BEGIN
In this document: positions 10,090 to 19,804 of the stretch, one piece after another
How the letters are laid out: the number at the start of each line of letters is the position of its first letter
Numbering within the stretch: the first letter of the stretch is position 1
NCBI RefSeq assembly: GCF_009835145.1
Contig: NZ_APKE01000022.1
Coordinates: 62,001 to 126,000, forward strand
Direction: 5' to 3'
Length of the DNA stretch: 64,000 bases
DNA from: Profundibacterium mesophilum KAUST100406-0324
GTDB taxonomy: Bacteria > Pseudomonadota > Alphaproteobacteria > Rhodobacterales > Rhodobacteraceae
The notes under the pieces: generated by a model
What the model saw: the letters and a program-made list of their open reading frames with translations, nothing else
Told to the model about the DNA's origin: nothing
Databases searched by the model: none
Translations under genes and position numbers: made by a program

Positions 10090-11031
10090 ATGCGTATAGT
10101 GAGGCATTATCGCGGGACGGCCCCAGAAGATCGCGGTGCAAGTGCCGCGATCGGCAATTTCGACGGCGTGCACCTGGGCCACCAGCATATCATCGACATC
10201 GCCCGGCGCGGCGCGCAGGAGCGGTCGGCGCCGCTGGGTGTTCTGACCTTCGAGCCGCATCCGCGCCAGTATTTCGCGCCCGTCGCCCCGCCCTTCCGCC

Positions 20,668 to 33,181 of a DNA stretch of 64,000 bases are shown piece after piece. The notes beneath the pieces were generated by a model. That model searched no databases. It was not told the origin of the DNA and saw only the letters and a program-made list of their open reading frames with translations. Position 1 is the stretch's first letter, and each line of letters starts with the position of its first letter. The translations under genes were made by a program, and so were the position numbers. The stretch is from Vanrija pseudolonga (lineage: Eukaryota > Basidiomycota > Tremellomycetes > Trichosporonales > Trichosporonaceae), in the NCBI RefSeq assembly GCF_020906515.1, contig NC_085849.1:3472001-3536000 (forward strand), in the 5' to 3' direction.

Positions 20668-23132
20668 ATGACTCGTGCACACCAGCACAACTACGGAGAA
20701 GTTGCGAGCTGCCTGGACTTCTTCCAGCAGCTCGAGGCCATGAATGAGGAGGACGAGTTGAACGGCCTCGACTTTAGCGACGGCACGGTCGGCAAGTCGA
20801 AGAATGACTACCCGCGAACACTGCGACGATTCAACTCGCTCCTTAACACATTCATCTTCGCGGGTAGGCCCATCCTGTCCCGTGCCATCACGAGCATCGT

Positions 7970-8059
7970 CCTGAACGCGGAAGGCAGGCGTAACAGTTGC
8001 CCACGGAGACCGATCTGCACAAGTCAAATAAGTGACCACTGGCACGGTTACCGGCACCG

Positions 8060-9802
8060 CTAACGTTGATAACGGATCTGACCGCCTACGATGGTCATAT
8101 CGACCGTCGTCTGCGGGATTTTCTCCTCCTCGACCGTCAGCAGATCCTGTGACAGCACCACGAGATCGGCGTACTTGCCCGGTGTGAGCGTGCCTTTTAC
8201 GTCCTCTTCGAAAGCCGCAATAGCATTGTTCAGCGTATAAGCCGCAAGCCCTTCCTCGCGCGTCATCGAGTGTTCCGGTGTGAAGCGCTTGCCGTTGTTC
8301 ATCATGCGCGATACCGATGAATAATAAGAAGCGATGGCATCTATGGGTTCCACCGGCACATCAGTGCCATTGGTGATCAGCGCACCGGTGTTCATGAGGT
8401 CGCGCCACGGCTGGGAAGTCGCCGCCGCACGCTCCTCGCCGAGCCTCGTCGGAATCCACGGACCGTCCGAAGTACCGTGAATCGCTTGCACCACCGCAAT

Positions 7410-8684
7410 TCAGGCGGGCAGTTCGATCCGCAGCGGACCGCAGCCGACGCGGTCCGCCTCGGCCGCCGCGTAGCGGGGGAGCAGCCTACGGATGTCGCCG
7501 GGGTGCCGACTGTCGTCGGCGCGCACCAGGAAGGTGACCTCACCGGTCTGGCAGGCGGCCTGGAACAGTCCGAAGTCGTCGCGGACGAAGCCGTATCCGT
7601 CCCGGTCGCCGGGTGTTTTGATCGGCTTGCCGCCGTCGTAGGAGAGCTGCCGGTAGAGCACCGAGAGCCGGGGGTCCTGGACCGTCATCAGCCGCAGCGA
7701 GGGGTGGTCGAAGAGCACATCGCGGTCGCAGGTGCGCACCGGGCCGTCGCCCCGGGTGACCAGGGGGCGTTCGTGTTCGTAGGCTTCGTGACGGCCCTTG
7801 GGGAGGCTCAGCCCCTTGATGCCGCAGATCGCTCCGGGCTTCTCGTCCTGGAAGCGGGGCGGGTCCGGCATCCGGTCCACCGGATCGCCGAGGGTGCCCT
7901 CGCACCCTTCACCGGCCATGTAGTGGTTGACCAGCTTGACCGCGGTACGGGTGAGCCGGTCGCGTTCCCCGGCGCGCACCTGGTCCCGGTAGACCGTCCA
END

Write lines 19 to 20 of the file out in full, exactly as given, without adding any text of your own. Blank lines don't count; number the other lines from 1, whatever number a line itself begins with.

10201 GCCCGGCGCGGCGCGCAGGAGCGGTCGGCGCCGCTGGGTGTTCTGACCTTCGAGCCGCATCCGCGCCAGTATTTCGCGCCCGTCGCCCCGCCCTTCCGCC

Positions 20,668 to 33,181 of a DNA stretch of 64,000 bases are shown piece after piece. The notes beneath the pieces were generated by a model. That model searched no databases. It was not told the origin of the DNA and saw only the letters and a program-made list of their open reading frames with translations. Position 1 is the stretch's first letter, and each line of letters starts with the position of its first letter. The translations under genes were made by a program, and so were the position numbers. The stretch is from Vanrija pseudolonga (lineage: Eukaryota > Basidiomycota > Tremellomycetes > Trichosporonales > Trichosporonaceae), in the NCBI RefSeq assembly GCF_020906515.1, contig NC_085849.1:3472001-3536000 (forward strand), in the 5' to 3' direction.